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Texas Death Row Inmate's Appeal to State Court Rejected, Stay Lifted

April 18, 2002|Associated Press

AUSTIN, Texas — A state court on Wednesday rejected an appeal filed by a man who was sentenced to death for a killing carried out when he was 17. The appeals court also lifted a stay of execution it had granted while reviewing the case.

Napoleon Beazley, who was four hours away from execution when he won the stay in August, was convicted of murdering 63-year-old John Luttig, a prominent Tyler businessman and the father of a federal judge.

The Texas Court of Criminal Appeals rejected all of the issues Beazley raised in challenging his conviction and sentence.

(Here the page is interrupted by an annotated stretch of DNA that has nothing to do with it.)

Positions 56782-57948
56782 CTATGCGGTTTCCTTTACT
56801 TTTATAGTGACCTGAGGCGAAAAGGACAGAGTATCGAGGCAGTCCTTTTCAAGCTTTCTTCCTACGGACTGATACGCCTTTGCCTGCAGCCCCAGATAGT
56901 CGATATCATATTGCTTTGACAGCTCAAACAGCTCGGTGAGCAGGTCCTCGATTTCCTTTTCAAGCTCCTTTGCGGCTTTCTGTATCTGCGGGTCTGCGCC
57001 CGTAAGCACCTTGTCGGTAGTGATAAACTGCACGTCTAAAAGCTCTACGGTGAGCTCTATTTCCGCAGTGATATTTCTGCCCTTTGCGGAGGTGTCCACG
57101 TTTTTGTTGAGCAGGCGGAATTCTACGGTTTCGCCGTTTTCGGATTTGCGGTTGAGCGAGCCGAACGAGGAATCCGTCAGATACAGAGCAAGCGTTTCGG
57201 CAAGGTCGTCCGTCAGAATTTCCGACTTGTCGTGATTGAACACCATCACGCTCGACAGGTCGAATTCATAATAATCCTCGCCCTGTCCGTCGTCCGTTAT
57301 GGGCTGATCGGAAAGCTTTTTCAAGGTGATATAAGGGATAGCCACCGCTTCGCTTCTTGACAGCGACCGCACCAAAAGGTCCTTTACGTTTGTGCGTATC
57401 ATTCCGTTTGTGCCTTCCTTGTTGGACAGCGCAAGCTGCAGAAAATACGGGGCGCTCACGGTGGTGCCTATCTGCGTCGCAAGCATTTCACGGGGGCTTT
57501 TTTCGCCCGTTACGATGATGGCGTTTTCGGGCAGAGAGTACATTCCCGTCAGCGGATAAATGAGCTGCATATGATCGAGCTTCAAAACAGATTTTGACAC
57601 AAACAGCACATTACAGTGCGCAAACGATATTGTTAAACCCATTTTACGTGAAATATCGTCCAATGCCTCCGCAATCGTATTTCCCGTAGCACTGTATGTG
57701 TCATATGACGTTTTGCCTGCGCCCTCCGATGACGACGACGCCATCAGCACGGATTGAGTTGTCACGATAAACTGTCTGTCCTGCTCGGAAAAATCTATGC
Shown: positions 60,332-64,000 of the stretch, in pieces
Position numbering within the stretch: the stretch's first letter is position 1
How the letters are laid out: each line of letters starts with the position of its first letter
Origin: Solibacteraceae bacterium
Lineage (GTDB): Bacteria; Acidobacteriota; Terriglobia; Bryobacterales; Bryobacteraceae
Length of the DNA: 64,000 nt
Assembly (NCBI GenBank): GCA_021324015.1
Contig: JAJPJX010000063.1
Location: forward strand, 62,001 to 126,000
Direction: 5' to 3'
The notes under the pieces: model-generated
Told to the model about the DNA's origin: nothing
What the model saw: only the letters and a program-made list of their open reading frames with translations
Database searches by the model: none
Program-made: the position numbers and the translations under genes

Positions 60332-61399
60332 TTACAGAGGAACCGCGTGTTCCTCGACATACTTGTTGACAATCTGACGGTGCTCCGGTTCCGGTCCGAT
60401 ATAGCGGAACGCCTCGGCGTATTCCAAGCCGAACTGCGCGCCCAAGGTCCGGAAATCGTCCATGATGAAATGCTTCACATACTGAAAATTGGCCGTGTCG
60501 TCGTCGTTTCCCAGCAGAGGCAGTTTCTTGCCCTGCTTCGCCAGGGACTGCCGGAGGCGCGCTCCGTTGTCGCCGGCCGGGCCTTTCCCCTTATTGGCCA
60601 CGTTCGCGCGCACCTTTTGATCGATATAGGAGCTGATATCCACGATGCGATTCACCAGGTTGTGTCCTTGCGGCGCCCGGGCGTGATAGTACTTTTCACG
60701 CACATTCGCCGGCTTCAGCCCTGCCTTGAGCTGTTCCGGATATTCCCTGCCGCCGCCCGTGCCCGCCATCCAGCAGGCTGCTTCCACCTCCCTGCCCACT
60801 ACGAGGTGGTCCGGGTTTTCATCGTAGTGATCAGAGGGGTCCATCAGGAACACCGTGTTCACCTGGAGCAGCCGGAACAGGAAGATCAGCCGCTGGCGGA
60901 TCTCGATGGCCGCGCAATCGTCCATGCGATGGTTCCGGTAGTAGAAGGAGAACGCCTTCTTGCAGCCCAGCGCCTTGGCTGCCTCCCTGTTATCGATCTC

Beazley's attorney, Walter Long, said he would appeal to the U.S. Supreme Court and ask the state pardons board to commute Beazley's sentence.

The case drew international attention because of Beazley's age at the time of the April 19, 1994, slaying and because of J. Michael Luttig's position as a federal judge in Virginia. Beazley's trial judge, Cynthia Kent, and 18 state representatives had asked Gov. Rick Perry to commute his sentence to life in prison.

In Texas, the death penalty is applicable if the defendant was 17 or older at the time of the crime.

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